LTE-Unlicensed is specified by LTE-U Forum [2] as a proprietary technology. The high-level concept of accessing the unlicensed resources is similar to LAA – CA with SCell anchored at LTE-licensed PCell. However, the SCell design and unlicensed channel access is different to LAA. First, it is not using any special radio frame structure, but is based on regular LTE FDD DL radio frame for LTE-U SCell, with Small Cell ON/OFF scheme and Discovery Reference Signals to support DTX. Second, instead of LBT, it is using Channel Selection and Carrier Sensing Adaptive Transmission (CSAT) scheme. The mechanism works as follows:

    • The eNB senses the available unlicensed channels to choose the “empty” channel to avoid interference to / from WiFi (constantly measures channels and switches, when the currently used one is occupied).
    • Only, if there are no “empty / clean” channels, it enters into the coexistence CSAT scheme, based on adaptive duty cycle, where the LTE is ON (i.e. transmitting regular DL frames) during a specified percentage of time, and then it is OFF for the rest of the period where the WiFi is allowed to use this time.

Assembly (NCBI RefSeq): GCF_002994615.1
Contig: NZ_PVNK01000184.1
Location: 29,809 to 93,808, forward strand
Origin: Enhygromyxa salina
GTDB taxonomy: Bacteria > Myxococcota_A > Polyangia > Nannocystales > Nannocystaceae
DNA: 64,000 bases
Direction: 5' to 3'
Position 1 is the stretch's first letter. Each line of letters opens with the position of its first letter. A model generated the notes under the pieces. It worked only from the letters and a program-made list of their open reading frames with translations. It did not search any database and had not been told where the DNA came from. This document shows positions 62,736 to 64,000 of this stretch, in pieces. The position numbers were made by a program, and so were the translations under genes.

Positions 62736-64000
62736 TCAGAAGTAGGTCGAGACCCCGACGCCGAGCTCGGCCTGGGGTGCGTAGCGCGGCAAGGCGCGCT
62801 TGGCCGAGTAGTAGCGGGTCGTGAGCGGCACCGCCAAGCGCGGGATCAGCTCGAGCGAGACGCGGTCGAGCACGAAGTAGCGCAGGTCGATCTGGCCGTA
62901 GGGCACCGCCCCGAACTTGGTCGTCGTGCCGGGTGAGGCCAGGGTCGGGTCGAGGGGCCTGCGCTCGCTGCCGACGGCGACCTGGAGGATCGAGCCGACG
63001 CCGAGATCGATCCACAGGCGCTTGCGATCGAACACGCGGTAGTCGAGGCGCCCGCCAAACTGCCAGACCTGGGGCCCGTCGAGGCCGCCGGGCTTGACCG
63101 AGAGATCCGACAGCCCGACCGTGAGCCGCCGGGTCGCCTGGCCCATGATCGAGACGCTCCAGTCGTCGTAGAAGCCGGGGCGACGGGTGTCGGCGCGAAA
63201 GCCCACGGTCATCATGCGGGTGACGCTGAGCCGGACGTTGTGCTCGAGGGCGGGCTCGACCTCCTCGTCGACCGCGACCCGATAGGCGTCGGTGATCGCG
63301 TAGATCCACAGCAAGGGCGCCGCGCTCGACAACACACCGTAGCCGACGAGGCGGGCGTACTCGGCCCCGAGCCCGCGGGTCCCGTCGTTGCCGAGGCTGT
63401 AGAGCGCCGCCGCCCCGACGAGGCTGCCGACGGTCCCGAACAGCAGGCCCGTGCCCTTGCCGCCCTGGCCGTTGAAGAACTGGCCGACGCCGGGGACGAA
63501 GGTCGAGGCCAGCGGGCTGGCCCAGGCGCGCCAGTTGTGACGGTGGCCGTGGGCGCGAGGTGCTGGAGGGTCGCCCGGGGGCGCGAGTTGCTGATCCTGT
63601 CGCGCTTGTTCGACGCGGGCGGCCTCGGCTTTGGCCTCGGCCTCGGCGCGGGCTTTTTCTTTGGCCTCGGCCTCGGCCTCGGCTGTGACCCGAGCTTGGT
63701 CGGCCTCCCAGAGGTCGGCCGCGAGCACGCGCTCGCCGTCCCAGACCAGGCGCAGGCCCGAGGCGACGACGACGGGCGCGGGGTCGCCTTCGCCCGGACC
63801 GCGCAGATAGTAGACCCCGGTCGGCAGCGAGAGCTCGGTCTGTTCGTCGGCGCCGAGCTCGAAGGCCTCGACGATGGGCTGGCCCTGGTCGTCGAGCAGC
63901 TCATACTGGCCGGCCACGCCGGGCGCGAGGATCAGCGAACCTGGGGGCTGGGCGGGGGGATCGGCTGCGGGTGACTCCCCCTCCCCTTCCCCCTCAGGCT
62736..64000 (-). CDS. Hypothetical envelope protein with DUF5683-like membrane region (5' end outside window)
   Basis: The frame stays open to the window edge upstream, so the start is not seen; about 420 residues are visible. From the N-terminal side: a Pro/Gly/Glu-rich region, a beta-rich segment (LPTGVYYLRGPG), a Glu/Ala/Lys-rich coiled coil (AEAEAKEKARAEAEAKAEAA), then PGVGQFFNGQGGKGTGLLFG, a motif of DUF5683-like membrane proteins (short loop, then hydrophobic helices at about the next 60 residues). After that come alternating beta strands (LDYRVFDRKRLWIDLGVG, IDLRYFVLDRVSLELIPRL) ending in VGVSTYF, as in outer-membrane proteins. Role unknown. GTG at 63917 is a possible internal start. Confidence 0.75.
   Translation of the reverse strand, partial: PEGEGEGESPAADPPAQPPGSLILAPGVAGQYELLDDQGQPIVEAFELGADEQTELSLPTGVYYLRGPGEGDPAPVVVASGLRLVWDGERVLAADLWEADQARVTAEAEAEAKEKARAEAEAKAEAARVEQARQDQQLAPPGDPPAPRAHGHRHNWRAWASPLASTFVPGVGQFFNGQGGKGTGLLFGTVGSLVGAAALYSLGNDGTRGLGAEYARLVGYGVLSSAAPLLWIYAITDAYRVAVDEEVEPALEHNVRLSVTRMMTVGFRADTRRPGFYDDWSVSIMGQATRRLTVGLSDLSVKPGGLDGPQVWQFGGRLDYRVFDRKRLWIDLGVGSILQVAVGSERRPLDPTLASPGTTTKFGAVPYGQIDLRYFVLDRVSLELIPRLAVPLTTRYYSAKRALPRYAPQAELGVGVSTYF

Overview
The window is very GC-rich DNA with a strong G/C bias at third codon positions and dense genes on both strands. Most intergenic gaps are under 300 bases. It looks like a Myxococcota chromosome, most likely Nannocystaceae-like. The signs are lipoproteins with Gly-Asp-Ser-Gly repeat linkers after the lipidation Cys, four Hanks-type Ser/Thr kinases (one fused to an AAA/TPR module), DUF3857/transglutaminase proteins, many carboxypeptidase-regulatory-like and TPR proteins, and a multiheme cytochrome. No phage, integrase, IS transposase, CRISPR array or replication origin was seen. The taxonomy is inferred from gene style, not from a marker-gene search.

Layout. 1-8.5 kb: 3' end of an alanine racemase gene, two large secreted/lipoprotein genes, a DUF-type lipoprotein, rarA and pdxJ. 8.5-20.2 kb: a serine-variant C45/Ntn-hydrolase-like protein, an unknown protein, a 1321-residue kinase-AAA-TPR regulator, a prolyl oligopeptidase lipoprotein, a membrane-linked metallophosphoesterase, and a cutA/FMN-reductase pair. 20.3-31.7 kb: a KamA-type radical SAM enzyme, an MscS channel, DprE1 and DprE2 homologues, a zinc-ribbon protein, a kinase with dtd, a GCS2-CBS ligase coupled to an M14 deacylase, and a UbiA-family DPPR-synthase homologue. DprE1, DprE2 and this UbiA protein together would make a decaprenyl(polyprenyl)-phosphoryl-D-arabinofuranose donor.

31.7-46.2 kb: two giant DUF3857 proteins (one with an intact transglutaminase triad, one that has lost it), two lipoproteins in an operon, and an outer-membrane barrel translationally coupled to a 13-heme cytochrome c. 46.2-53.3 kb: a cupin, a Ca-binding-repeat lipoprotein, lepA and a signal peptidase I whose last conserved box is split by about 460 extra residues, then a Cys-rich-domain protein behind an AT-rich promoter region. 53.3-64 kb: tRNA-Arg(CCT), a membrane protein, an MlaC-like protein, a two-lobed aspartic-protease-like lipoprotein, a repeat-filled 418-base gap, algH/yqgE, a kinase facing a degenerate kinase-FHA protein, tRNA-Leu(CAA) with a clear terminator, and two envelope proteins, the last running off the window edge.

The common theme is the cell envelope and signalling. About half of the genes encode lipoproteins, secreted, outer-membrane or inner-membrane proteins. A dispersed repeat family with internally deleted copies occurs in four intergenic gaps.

• The eNB senses the chosen channel for up to 200ms and based on channel occupancy, the percentage of LTE ON time is adjusted (i.e., the duty cycle is subject to WiFi activity).
    • As the channel gets more or less congested, the duty cycle is adaptively changed to support fair sharing.

    The major problem with this approach, is that it is the LTE system that decides on how much time it occupies, and WiFi needs to follow. Thus, this is not considered to be “fair”. Also, this solution then can only be applied in several countries, like USA, Korea, China and India where there are no regulatory restrictions on such an approach. The regulatory bodies in the other countries require LBT mechanism for ensuring “fair” sharing, thus LTE-U cannot be used there.